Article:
A close friend of my sister and brother-in-law's died last weekend. His son and my nephew are best friends.
He and I weren't incredibly close, exactly. We'd had a lot of fun conversations at dinner parties and kids birthday parties and things like that. He was a scientist at Lawrence Livermore Labs. Very smart, very funny guy. He and I had recently put our heads together to work in our free time towards making a fantasy-themed kid's game.
We hadn't gotten very far with it.
He apparently had a genetic heart condition, and caught a strain of H1N1 flu which caused an infection in his heart.
He had a wife and two sons.
I don't really know what to think. He was so young. I don't even think he'd hit 40 yet. His oldest son is only 12.
I don't really know why I made this thread. I guess I was in a sharing mood.
So, I went to the memorial service yesterday.
It was good. Better than most I've been to. Very good atmosphere, lots of love. I think it helped that there were so many kids, who can't help but be kids even when all the adults around them are crying and moping.
I promised his oldest son that I'll come by after work one day soon and show him how to maintain the minecraft server his dad set up for them.
His name was Andy, by the way. I noticed I hadn't mentioned that anywhere.
I realized why his death has made me so sad personally, too, despite not knowing him all that well.
It's, well, because I didn't know him that well yet. I was just getting to know him, really. I knew his wife and sons pretty well, and I'd heard so many stories about him, and then the few times we interacted he was just such an awesome guy.
I knew he had contributed hugely to the National Ignition Facility at LLNL, helping to build the most powerful laser on earth. I didn't know that he was a teacher in Iowa until a decade ago, when he decided to switch careers, got a doctorate in Physics, and moved out here to work on fusion research at NIF.
Andy was incredibly friendly, and funny, just a very laid back and easygoing guy. He was a great dad, willing to do all kinds of crazy fun stuff not just for his kids, but for his kids' friends.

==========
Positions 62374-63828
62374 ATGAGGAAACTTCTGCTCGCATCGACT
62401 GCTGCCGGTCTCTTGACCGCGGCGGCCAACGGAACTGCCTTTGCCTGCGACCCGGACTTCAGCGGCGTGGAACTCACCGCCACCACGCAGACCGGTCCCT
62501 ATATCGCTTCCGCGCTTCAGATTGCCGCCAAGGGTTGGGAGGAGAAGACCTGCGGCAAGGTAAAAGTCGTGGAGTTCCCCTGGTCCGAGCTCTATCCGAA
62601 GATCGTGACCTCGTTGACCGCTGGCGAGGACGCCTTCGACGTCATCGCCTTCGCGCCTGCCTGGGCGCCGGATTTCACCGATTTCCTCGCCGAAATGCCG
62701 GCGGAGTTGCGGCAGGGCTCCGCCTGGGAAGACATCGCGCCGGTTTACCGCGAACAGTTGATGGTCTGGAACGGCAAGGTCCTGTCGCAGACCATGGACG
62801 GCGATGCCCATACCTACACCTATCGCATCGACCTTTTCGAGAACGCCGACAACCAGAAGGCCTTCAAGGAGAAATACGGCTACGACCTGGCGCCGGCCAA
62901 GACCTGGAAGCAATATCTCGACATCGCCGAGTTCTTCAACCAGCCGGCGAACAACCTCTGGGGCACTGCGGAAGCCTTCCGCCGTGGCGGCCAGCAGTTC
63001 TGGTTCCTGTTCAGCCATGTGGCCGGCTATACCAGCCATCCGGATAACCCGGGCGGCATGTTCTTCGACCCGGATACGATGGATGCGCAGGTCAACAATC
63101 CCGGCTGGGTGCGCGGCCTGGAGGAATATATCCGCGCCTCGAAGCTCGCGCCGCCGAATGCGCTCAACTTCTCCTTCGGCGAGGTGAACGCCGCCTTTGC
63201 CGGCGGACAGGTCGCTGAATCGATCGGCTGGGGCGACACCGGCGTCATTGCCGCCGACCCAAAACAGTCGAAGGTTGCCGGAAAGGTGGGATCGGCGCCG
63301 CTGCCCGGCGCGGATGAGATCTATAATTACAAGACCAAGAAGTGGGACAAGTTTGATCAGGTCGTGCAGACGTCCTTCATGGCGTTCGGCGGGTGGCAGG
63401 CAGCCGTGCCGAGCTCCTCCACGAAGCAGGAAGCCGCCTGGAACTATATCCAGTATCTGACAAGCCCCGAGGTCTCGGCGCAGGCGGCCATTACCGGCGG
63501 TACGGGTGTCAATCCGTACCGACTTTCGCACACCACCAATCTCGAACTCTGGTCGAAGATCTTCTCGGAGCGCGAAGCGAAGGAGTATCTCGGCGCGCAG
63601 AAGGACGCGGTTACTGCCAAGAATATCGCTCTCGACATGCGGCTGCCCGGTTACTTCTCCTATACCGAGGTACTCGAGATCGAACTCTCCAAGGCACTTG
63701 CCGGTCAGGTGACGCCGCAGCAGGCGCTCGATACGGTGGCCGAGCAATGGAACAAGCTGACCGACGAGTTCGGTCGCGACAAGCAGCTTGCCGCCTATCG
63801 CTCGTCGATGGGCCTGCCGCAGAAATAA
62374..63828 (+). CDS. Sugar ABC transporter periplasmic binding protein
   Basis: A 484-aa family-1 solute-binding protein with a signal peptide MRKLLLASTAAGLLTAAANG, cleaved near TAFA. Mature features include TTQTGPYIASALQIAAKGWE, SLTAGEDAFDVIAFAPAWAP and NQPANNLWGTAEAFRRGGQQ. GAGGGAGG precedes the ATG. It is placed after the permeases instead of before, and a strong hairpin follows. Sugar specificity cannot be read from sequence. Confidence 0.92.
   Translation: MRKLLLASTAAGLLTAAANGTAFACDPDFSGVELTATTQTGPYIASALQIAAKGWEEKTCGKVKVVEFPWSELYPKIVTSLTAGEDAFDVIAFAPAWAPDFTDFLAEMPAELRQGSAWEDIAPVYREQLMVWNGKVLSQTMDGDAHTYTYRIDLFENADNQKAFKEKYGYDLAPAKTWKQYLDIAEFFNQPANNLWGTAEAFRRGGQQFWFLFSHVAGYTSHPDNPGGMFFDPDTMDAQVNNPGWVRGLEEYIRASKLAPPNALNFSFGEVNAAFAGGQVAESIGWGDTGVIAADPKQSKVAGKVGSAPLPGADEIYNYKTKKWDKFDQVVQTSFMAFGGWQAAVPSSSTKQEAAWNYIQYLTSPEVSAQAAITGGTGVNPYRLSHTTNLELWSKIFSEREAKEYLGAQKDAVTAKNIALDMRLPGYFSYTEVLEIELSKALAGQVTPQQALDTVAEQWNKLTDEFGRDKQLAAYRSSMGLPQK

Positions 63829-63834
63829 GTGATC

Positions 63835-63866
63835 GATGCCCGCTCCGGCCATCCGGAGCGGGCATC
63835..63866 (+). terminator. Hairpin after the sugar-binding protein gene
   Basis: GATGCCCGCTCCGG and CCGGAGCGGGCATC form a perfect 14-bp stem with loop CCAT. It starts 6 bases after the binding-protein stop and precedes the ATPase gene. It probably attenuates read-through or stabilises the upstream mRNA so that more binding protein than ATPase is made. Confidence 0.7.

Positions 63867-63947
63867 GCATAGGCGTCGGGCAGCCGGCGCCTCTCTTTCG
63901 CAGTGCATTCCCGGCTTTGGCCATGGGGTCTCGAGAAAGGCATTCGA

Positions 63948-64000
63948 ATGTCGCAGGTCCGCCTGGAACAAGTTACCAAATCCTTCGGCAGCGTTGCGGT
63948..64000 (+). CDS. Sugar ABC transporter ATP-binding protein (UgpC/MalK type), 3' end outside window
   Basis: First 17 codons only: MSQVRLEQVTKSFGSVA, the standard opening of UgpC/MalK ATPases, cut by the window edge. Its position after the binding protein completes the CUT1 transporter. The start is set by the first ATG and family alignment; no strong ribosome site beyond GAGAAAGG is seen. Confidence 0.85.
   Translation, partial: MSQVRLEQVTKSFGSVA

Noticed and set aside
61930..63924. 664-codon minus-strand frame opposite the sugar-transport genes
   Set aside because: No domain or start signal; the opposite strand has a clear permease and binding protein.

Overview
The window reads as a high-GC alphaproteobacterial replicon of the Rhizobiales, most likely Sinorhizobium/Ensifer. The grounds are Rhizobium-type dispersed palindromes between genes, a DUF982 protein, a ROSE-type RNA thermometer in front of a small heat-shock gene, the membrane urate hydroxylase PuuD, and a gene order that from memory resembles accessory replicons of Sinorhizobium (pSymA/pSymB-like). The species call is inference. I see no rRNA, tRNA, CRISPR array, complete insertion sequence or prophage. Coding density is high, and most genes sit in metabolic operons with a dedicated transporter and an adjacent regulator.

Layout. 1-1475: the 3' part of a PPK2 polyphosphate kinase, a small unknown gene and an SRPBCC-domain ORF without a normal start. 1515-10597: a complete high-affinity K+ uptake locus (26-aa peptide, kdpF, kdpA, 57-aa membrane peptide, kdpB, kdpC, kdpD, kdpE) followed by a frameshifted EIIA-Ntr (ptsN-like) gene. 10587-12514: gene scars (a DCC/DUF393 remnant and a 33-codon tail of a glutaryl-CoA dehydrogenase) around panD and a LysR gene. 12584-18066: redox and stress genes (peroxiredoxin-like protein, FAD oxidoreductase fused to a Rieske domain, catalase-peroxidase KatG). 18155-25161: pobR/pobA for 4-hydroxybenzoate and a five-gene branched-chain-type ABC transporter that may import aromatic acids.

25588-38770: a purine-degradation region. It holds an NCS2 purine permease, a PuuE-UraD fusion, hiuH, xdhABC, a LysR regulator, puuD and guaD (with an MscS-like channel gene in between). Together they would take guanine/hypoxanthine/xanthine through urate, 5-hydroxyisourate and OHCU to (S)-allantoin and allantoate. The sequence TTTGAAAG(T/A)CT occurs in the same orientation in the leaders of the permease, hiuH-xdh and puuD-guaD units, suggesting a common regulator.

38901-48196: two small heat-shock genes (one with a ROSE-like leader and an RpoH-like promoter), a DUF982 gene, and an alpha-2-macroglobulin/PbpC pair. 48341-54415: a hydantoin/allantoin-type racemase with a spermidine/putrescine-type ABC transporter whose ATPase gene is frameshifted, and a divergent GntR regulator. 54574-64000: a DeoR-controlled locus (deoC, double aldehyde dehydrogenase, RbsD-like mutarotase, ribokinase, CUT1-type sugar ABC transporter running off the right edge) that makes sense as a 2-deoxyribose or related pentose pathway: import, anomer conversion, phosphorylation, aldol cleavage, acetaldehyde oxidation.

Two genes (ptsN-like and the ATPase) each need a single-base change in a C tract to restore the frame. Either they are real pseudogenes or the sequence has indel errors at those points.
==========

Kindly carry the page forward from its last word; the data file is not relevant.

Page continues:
A few years ago I put together a LARP-themed birthday for my nephew, and I recruited villains from my friends and a couple of amenable dads, but Andy went above and beyond, volunteering to be the main villain of the entire event, the Orc King.
It was the first time I met him, actually. He went all-out, with a very elaborate costume and an excellent orc mask. Not only that, by accepting that role he essentially consigned himself to exile for the majority of the party, hiding in the wings so as not to spoil the epic reveal. It was an amazing amount of dedication from someone who was essentially supposed to be a guest at the party.
He just seemed so willing to throw himself into whatever was going on, and do it with a smile.
I wish I'd had a chance to know him better.
At times like this, I can sort of understand why so many people have a hard time with atheism. The memorial service wasn't any specific denomination, but it was nominally religious or at least spiritual, and I found myself sort of wistful at the fact that the religious elements of the service didn't speak to me at all.
I don't think he's out there somewhere. I don't think he's on the next stage of his journey.
I think he's dead, and gone, and that's why I'm so ****ing sad about it.
Posts: 3580 | Registered: Aug 2005
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I don't have anything more specific to say, but one of the reasons I'm working on humanist culture is because it really sucks that we don't have a lot of good grieving material. And unfortunately, the grieving material we need must be customed tailored for the people involved (essentially, we need Speakers for the Dead).
I don't know you well enough to say anything that'll really help. But your story is moving. He sounds like an awesome person that I'd have liked to have known.
He's gone forever, for no special reason. But you're not alone, you'll work through it eventually. And though the world isn't fair, it does have good and beautiful things in it, which eventually you'll be able to appreciate again.
Posts: 4116 | Registered: Aug 2008
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